Joe Hyrkin: It’s been interesting. We have always built our business on the massive scale of mid-tier, long tail enthusiast content. We haven’t started to take this to the largest 250 subscription publications, I like to call them the Texture publications. But where we have had a tremendous amount of success is in really high quality magazines that are on the independent side.

So, publications that are well-known: Mad, Culture and Stacks, and a lot of magazines that you feature as well, they are starting to use us, both for the digital sales product that we rolled out last year, and for stories and for the ability to start distributing and sharing that content initially through Apple News and other content as well.

It’s interesting, we’re going to roll out next week with a new way to see Issuu stories, essentially a new cover and experience around it. And we’re working with a range of folks, from XO Group, which is now private, but was publicly traded, with The Knot and The Bump, and various other family magazines. We’re going to roll out with them. This really cool magazine called Quoted, it’s a magazine dedicated to stories of New York City, and actually run by a Norwegian guy. It’s awesome stuff. There is great photography and stories.

And then we’re also featuring Hypebeast, they have like eight million followers on Instagram and they’re a trendsetting, hipster magazine plus website. So, we’re finding more and more of those kinds of growing publishers who are using us pretty significantly.

Now that we’ve got the ability for stories to be distributed and for digital sales, we’ll start to work with some of the larger folks. We’ve had way more interesting conversations with them than we ever used to have. We just don’t have a sales force that goes and works with them at that.


Samir Husni: Is there anything else you’d like to add?

Joe Hyrkin: The people who are actually speaking at the conference and are actually attending is really exciting. We’re kicking off with a panel from XO Group, Quoted, Hypebeast and also Patrick Janelle, who is just a pure Instagrammer, he will also be on that panel. We’re really going to be weaving together creative publishers from simply Instagram through to large independent-minded folks like Quoted, to much larger publications that are global like Hypebeast and XO.

Then we’re moving into a panel led by one of the editors from Harper’s Bazaar, Lauren Fisher, and she’s going to be interviewing, and we did this on purpose, she’s a magazine person but she will be interviewing execs from CBS, the guy who actually runs all of CBS’s reality TV, which is includes “Carpool Karaoke” and all these kinds of things. So, it’s all about different ways of leveraging digital and tell stories. And also someone from Pixar.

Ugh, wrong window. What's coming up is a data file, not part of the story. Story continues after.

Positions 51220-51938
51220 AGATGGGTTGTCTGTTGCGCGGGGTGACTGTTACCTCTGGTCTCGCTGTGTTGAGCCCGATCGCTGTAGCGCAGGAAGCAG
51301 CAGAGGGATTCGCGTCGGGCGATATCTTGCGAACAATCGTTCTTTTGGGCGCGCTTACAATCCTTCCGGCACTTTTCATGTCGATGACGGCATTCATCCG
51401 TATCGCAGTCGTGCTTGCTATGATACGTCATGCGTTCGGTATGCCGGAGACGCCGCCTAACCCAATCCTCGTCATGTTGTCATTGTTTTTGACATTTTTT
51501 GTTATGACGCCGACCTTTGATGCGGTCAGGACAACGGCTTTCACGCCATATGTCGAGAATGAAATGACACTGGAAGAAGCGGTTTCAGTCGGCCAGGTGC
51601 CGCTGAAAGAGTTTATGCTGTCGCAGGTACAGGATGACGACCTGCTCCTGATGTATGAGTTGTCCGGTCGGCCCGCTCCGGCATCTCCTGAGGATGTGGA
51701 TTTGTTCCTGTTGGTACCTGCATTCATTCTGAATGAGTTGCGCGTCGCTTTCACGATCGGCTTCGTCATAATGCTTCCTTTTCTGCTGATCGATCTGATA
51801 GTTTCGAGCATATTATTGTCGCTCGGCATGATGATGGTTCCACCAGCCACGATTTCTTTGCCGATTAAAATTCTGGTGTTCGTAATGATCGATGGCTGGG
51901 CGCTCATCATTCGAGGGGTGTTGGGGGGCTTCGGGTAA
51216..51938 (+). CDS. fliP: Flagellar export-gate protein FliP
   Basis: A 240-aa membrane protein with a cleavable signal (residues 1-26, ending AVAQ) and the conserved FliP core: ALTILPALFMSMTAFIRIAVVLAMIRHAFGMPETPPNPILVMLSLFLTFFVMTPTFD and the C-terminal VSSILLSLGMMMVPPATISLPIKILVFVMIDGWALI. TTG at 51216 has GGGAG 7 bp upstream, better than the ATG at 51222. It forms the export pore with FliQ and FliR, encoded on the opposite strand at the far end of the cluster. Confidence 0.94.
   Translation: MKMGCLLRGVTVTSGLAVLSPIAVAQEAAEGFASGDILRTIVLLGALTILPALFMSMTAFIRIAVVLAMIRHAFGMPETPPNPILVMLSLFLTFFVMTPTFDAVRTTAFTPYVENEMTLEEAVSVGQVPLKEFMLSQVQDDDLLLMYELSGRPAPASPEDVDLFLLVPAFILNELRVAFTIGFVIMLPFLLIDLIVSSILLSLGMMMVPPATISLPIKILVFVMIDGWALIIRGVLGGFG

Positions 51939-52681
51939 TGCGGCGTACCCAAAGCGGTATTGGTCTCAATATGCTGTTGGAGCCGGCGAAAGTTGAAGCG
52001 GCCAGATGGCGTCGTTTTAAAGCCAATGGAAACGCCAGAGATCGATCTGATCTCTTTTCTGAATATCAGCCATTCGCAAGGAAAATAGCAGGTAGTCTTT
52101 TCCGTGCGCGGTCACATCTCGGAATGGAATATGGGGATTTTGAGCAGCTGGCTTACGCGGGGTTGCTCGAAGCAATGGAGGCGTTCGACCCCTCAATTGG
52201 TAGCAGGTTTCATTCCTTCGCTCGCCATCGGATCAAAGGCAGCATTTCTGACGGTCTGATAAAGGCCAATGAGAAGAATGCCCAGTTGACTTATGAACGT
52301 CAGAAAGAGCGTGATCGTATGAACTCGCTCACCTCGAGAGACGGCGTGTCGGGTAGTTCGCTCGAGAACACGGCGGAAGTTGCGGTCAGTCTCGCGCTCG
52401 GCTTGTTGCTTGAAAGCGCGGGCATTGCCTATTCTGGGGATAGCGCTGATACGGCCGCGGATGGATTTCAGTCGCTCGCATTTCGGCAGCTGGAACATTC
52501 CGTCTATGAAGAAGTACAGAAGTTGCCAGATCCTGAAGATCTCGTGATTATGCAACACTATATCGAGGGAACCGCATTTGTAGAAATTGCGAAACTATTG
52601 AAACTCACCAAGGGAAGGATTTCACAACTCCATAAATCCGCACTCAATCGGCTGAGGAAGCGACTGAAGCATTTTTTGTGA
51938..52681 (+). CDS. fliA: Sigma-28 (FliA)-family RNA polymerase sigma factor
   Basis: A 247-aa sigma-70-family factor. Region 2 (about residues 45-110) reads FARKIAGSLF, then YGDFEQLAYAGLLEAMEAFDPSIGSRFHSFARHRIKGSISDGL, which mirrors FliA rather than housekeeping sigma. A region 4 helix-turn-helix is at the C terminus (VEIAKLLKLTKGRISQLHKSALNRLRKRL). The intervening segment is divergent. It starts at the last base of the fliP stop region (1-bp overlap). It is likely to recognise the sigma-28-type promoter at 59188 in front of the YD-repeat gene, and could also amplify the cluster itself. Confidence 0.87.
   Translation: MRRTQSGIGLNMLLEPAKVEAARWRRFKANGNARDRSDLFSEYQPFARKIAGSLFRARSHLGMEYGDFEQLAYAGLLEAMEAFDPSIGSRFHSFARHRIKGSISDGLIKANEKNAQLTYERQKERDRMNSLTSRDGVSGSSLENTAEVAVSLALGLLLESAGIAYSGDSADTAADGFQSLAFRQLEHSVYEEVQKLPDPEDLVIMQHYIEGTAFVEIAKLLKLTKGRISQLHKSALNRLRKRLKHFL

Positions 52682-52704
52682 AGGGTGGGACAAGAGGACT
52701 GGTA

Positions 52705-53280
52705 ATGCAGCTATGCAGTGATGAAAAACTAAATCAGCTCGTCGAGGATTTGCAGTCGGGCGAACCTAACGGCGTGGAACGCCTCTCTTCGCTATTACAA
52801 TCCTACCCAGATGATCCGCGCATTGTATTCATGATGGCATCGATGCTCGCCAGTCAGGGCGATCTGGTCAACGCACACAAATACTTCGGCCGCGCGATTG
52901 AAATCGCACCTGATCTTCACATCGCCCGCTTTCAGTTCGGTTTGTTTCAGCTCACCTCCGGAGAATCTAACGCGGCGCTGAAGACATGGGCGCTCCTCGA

And one of the most exciting components is going to be the afternoon session where we’re going to be diving into the future of journalism and the First Amendment. We have Melissa Falkowski, who is the journalism instructor from Marjory Stoneman Douglas High School, and was actively involved in protecting kids during the shooting and then turned everything that was happening into a journalistic experience. It’s amazing what she has done. She’s a hero and she is amazing. And she has really used it, such as she is training the next generation of journalists. And Rebecca Schneid, who is a senior at Marjory Stoneman Douglas this year and the managing editor for their publications, and she will be on that panel as well.

And then Neha Madhira, who is the managing editor from the Prosper High School magazines and newspapers, who kind of fought her principal to be able to get her First Amendment rights to publish Op-Eds is also speaking. She just spoke at Ten Women recently. I’m really excited about that.

The afternoon wraps up with Grace Bonney leading a session and she just started this new magazine called Good Company.

Samir Husni: I interviewed Grace about her new magazine.

Joe Hyrkin: She’s great. She’ll be running one of her podcasts from the conference, where she’ll be interviewing, speaking too, but also interviewing Tavi Gevinson from Rookie Magazine. And then the director from Rock the Vote, who will be talking about how they have been using publishing and digital and content to drive voter engagement, which is very much tied to the journalism experience of the Marjory Stoneman Douglas folks. And from the New York Art Week, one of their senior directors will be joining us and they’re all about distributing content-related art and they actually use Issuu as well.

So, we’re excited about the way we’re weaving together large, mid-tier, and magazine publishers as well as some of the other platforms that are being used.

Samir Husni: Thank you.